Royal Cypher Spotting with Victoria & Etta


With a new monarch comes an unexpected, and often unnoticed, change: new postboxes being installed bearing a new royal cypher. 

Easily unnoticed, the signature red boxes are a staple of Britain that we often take for granted — walking right by them as we hurry on to work or to do our shopping. However, spotting these postboxes and the cyphers they bear has become somewhat of a trend recently, and the fascination has not skipped over Victoria and her daughter, Etta. The pair has taken to spotting these bright red boxes on their strolls and noticing the cyphers on them — some dating as far back as Queen Victoria!

Though these postboxes can be found nearly everywhere, many don’t know the history behind them, or that they’ve been a part of the British landscape for such a long time. 

The first ever post box in mainland Britain was installed in Carlisle in 1853 and bore the royal cypher of Queen Victoria. This was done after Anthony Trollope, now better known as a novelist, travelled to Europe and was inspired by the roadside letterboxes in France and Belgium. Once he returned, a trial of these postboxes was approved to take place on the Channel Islands — a trial which was deemed a success and made it’s way onto the mainland.

During this early period, there was no design or size standard for these post boxes so they could be found in a variety of differing styles. Though the original post box can no longer be found in Carlisle, a replica was installed in 1989 to commemorate that the city was the first in mainland Britain to receive a post box.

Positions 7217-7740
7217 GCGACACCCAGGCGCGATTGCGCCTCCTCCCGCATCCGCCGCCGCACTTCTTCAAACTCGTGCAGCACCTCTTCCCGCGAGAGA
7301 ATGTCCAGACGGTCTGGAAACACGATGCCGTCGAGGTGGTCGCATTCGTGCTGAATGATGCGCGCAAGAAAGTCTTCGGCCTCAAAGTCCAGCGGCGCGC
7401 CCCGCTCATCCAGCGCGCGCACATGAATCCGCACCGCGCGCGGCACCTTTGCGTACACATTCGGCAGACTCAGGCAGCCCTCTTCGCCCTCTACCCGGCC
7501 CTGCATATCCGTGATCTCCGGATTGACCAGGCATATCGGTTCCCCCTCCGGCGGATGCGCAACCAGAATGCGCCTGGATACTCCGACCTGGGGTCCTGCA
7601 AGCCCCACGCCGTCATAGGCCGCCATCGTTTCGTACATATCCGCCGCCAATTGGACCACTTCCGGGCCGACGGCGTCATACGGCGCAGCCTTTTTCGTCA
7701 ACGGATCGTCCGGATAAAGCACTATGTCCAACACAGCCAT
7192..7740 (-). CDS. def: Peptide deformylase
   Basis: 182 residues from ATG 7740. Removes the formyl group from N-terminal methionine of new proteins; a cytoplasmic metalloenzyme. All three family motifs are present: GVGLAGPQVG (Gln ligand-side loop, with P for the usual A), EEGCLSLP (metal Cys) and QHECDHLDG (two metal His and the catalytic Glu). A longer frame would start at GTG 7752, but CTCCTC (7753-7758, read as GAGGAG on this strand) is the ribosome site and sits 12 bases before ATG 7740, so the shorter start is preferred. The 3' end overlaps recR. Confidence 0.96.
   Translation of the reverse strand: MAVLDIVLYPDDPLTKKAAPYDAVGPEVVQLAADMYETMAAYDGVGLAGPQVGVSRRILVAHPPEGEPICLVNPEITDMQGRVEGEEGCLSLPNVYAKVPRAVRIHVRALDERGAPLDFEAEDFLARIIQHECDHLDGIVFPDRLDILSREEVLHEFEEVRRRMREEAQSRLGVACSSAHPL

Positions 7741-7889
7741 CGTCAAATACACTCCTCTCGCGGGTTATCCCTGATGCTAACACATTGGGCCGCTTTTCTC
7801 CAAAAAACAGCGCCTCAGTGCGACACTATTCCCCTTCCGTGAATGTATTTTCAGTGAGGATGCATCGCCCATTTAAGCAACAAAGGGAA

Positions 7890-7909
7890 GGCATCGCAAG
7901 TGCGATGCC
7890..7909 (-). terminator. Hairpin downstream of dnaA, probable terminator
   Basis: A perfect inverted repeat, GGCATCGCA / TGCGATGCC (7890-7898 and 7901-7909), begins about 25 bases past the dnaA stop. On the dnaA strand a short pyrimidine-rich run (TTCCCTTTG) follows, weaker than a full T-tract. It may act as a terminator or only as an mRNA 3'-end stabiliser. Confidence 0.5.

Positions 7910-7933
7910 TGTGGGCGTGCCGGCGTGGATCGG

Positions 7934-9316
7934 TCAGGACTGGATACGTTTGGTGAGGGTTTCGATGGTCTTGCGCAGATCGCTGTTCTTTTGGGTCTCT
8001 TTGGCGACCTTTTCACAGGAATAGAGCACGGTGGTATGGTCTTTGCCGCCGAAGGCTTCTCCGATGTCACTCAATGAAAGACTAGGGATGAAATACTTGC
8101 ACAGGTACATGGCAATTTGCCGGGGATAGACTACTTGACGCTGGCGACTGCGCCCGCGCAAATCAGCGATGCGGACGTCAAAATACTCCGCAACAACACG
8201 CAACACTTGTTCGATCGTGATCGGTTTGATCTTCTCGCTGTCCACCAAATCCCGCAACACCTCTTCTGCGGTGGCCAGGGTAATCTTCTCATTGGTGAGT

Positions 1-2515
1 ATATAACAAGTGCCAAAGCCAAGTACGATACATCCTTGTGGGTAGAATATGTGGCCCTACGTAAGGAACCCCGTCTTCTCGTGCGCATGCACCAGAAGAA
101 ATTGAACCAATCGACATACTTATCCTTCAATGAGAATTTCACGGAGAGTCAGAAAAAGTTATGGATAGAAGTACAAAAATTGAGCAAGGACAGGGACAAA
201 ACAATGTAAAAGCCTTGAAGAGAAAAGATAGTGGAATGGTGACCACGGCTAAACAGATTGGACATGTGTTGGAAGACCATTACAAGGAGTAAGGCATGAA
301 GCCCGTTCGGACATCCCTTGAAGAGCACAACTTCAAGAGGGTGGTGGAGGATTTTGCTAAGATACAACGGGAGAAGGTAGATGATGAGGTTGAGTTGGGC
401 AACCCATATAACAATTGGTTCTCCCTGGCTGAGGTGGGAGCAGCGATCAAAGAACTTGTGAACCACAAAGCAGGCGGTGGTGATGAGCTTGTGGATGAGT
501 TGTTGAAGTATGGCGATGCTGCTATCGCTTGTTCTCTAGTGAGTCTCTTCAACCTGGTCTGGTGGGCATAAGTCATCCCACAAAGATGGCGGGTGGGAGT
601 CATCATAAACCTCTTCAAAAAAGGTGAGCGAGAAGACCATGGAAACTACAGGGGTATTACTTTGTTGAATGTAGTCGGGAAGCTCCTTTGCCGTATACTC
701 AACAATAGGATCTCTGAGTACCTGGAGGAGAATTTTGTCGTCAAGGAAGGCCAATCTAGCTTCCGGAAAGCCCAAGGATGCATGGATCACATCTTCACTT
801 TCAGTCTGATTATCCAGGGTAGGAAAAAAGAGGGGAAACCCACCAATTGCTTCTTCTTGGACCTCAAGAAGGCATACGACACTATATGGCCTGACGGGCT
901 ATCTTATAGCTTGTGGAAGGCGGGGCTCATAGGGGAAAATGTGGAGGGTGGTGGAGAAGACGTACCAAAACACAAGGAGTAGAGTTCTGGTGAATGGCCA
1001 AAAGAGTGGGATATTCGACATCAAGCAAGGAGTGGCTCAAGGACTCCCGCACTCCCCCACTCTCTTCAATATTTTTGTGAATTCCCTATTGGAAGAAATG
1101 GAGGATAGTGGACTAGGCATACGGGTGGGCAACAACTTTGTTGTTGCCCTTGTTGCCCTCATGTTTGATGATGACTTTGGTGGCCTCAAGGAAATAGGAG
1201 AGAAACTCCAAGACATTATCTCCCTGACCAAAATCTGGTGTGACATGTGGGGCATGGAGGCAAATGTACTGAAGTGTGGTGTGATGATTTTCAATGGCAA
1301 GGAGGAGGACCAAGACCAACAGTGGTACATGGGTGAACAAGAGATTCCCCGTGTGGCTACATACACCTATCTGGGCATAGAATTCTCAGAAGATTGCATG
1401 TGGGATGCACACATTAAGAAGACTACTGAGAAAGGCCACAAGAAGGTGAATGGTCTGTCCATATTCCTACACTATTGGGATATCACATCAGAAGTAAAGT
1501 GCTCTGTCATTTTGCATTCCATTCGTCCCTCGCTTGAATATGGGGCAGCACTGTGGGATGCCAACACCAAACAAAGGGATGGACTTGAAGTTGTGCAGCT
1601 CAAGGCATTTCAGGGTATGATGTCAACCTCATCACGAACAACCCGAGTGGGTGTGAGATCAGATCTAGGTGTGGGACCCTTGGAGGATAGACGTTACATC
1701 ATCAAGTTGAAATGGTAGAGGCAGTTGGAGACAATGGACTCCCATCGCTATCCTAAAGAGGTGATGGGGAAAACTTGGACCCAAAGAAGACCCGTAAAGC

Now while we are accustomed to our bright red postboxes, they weren’t always so easily spotted. There was a short period of time in 1859 when they were painted green, so as to better blend in with the countryside. This had the somewhat inevitable effect of making them hard to spot. Many complaints were received from people having a hard time finding these boxes and being unable to post their mail! The colour was quickly switched back to the iconic red to make them more easily spotted.

Contrary to popular belief, when a new monarch takes over, old postboxes are not replaced. This may have seemed like the case with the long reign of HM Queen Elizabeth II — more than half of all British post boxes bear the “EIIR” cypher. Instead, new ones are installed as needed, bearing the royal cypher of the new monarch. Traditionally, these cyphers consist of the initials of the name and title of the monarch. The letter “R” stands either for “Rex” or “Regina” which are Latin for King or Queen, respectively. 

The monarchs whose cyphers can currently be spotted on post boxes are:

  • Queen Victoria
  • King Edward VII
  • King George V
  • King Edward VIII: Only 171 post boxes remain from King Edward VIII’s short reign of 326 days — see if you can spot one!
  • King George VI
  • Queen Elizabeth II: Around 60% of all UK postboxes bear Queen Elizabeth II’s cypher!

In the coming months and years, spotters will begin to see the cypher of King Charles III displayed on the prominent red boxes, to be installed as the need arises. According to the Royal Mail, postboxes that are already in production will retain Queen Elizabeth II’s cypher and once these have been installed, all new boxes will feature King Charles III’s cypher. The cypher was created for the king by the College of Arms and personally selected by His Majesty. It consists of his initial C with an R for Rex, III representing his title of Charles III, and the crown above the letters.

It is estimated that there are currently over 85,000 postboxes in England and 115,500 in the UK as a whole. With there being so many, it’s impossible for Victoria and Etta to spot them all — so help them out and let us know in the comments if you spot a new one!

More Posts

1 comment

There is a letterbox in Sandgate Road, Folkestone. With the royal cypher Queen Victoria on it. I have a photo. But I can take a better one.

Mrs Fowler

Leave a comment

Please note, comments need to be approved before they are published.